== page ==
David Bindel, Cornell, USA, SIAG-LA Lecturer

Christoph Helmberg, Technische Universität Chemnitz, Germany

Leslie Hogben, Iowa State University, USA

Apoorva Khare – LAMA Lecturer, Indian Institute of Science, Bangalore, India

Igor Klep,  University of Auckland, New Zealand

Gitta Kutyniok, Technische Universität Berlin, Germany

Joseph Landsberg, Texas A&M, USA, LAA Lecturer supported by Elsevier

Federico Poloni, Pisa University, Italy

Nikhil Srivastava, University of California, Berkeley, USA

Yuan Jin Yun, Universidade Federal do Paraná, Brazil

Invited Mini-Symposia

Matrix Analysis
James Pascoe & Miklos Palfia

Frames
Gitta Kutyniok & Deanna Needell

Matrix Equations and Matrix Inequalities
Fuzhen Zhang & Qing-Wen Wang

Algebra and Tensor Spaces
David Gleich & Yang Qi

Linear Algebra and Quantum Information Science
Yiu-Tung PoonRaymond Nung-Sing Sze & Sarah Plosker

Combinatorial Matrix Theory
Bryan ShaderShaun FallatSteve Butler & Kevin Vander Meulen

Matrix Techniques in Operator Theory and Operator Algebras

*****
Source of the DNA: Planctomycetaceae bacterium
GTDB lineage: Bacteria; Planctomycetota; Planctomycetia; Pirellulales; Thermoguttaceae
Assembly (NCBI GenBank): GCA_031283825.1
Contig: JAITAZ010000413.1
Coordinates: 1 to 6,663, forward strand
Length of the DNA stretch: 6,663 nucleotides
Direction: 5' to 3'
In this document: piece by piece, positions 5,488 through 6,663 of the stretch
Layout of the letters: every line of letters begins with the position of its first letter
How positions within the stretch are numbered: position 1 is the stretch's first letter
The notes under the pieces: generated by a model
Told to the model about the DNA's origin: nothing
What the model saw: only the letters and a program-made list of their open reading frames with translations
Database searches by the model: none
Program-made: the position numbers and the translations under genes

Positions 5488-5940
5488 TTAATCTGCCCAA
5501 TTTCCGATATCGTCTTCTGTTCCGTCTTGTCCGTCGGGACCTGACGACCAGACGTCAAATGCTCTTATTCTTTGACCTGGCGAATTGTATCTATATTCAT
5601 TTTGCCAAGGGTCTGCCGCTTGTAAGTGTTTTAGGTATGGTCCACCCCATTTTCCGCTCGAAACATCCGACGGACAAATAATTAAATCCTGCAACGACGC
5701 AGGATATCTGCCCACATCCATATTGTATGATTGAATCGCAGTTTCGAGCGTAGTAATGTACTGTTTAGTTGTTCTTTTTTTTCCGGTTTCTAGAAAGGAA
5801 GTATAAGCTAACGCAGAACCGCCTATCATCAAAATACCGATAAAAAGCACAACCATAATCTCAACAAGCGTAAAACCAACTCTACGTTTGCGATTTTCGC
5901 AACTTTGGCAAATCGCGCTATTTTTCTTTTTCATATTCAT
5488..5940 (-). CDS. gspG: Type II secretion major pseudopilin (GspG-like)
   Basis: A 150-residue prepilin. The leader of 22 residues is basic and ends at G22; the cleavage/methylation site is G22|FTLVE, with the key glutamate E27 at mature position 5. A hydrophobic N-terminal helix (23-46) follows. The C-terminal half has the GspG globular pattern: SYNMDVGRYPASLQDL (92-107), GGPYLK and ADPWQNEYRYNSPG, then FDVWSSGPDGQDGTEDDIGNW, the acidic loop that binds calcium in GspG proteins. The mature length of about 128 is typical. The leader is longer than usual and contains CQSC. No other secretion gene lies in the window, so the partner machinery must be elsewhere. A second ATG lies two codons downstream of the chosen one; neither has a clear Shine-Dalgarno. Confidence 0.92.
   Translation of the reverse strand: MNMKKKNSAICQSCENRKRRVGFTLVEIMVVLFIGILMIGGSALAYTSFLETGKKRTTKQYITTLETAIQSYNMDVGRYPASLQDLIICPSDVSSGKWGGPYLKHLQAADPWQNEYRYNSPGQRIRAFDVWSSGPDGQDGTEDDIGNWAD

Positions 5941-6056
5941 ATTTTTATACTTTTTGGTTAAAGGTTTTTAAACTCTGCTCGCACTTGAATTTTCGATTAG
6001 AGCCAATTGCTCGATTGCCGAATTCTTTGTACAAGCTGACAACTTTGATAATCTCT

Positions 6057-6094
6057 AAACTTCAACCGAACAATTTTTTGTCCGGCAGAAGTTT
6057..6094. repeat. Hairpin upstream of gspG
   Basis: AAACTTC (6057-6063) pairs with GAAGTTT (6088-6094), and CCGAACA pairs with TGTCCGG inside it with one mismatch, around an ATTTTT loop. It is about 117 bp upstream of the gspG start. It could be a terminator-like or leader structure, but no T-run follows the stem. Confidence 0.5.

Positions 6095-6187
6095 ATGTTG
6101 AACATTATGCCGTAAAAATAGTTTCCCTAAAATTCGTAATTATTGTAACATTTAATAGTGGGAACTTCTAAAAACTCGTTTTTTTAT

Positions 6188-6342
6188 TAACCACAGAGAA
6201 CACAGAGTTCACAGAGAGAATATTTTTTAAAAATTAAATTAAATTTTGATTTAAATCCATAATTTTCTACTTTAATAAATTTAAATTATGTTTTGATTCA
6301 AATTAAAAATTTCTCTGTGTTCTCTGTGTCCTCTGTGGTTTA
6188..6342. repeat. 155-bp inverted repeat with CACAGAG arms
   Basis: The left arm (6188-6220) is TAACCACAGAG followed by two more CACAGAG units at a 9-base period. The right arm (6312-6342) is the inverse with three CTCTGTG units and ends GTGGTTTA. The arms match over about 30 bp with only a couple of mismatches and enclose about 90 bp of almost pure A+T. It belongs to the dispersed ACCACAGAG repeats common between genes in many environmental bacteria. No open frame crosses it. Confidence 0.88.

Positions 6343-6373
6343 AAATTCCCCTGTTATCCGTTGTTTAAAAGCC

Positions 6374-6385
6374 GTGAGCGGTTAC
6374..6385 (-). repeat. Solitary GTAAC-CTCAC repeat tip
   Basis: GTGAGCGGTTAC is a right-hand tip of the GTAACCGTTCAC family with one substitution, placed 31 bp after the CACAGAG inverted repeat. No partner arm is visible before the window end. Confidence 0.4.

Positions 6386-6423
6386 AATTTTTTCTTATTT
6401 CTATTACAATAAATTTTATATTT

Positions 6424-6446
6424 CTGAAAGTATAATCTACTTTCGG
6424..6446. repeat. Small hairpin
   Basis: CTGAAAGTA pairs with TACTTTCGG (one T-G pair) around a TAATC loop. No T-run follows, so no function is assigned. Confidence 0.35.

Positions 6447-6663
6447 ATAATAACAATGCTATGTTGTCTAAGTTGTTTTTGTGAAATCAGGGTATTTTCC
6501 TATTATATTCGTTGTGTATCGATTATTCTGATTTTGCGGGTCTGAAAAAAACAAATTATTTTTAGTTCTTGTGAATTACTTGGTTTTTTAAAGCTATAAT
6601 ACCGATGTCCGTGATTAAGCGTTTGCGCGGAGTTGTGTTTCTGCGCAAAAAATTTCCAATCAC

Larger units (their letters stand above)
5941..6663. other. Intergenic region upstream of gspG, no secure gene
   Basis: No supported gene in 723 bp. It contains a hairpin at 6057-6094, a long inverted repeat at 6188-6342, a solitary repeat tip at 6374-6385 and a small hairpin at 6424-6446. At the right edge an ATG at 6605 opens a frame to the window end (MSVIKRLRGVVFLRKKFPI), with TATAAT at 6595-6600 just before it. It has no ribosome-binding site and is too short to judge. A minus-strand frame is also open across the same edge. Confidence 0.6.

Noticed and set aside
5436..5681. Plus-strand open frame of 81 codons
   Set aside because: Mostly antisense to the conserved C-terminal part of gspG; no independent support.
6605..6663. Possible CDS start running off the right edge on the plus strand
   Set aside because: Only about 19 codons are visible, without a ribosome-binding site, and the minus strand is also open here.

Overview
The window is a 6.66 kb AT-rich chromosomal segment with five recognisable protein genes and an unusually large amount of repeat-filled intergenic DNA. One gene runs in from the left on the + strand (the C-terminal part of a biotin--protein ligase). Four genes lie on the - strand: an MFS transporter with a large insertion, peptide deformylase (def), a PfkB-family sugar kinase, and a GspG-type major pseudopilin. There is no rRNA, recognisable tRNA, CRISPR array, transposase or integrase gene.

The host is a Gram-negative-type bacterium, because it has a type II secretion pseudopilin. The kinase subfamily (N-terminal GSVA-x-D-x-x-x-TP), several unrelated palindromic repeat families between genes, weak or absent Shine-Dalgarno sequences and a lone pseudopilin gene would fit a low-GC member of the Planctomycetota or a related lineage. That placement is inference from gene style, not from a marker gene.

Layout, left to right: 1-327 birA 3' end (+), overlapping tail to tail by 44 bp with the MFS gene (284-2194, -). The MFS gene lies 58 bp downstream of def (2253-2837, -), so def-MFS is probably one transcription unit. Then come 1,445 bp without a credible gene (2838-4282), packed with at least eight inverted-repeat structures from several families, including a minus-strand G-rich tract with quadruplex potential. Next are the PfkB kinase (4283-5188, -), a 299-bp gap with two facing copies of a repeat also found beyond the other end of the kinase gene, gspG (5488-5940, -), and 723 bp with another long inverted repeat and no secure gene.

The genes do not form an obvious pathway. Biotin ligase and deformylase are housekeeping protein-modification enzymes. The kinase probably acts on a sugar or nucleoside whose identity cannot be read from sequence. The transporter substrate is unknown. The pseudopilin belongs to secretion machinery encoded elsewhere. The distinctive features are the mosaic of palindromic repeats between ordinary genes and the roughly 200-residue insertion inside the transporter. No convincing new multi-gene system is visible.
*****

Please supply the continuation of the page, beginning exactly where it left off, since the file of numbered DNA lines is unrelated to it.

Hugo Woerdeman

Spectral Graph Theory
Sebastian Cioaba, Jack Koolen & Leonardo de Lima

Linear Algebra Education
Sipedeh Stewart & Rachel Quinlan

Nonnegative Inverse Spectral Problems
Raphael Loewy & Ricardo L. Soto

 

Contributed Mini-Symposia

To appear

MC 1: Graph Theory and Quantum Walks

Gabriel Coutinho, Universidade Federal de Minas Gerais, UFMG, Brazil
Krystal Guo, Simons Institute for the Theory of Computing
Abstract: The study of quantum walks is a relatively new field with relations to Graph Isomorphism, quantum search algorithms and implementation of gate-based quantum algorithms. It is an area which has seen many successful applications of methods in linear algebra and graph theory, especially eigenvalue techniques in graphs. In this mini-course, we will cover basic definitions and properties of discrete and continuous time quantum walks on graphs. In the first lecture, we will talk about state transfer in graphs. In the second lecture, we will talk about the average mixing matrix which would be the analogue of a stationary distribution of a random walk. In the third, we will present the well-known Grover search algorithm as a quantum walk on a graph. In the last lecture, we will discuss many graph invariants given by quantum walks, some of which have inspired possible Graph Isomorphism algorithms. We will not assume any prior knowledge of quantum physics.


MC 2: Title and abstract to be announced

Carlos Tomei, Pontifícia Universidade Católica, PUC-Rio, Brazil

To appear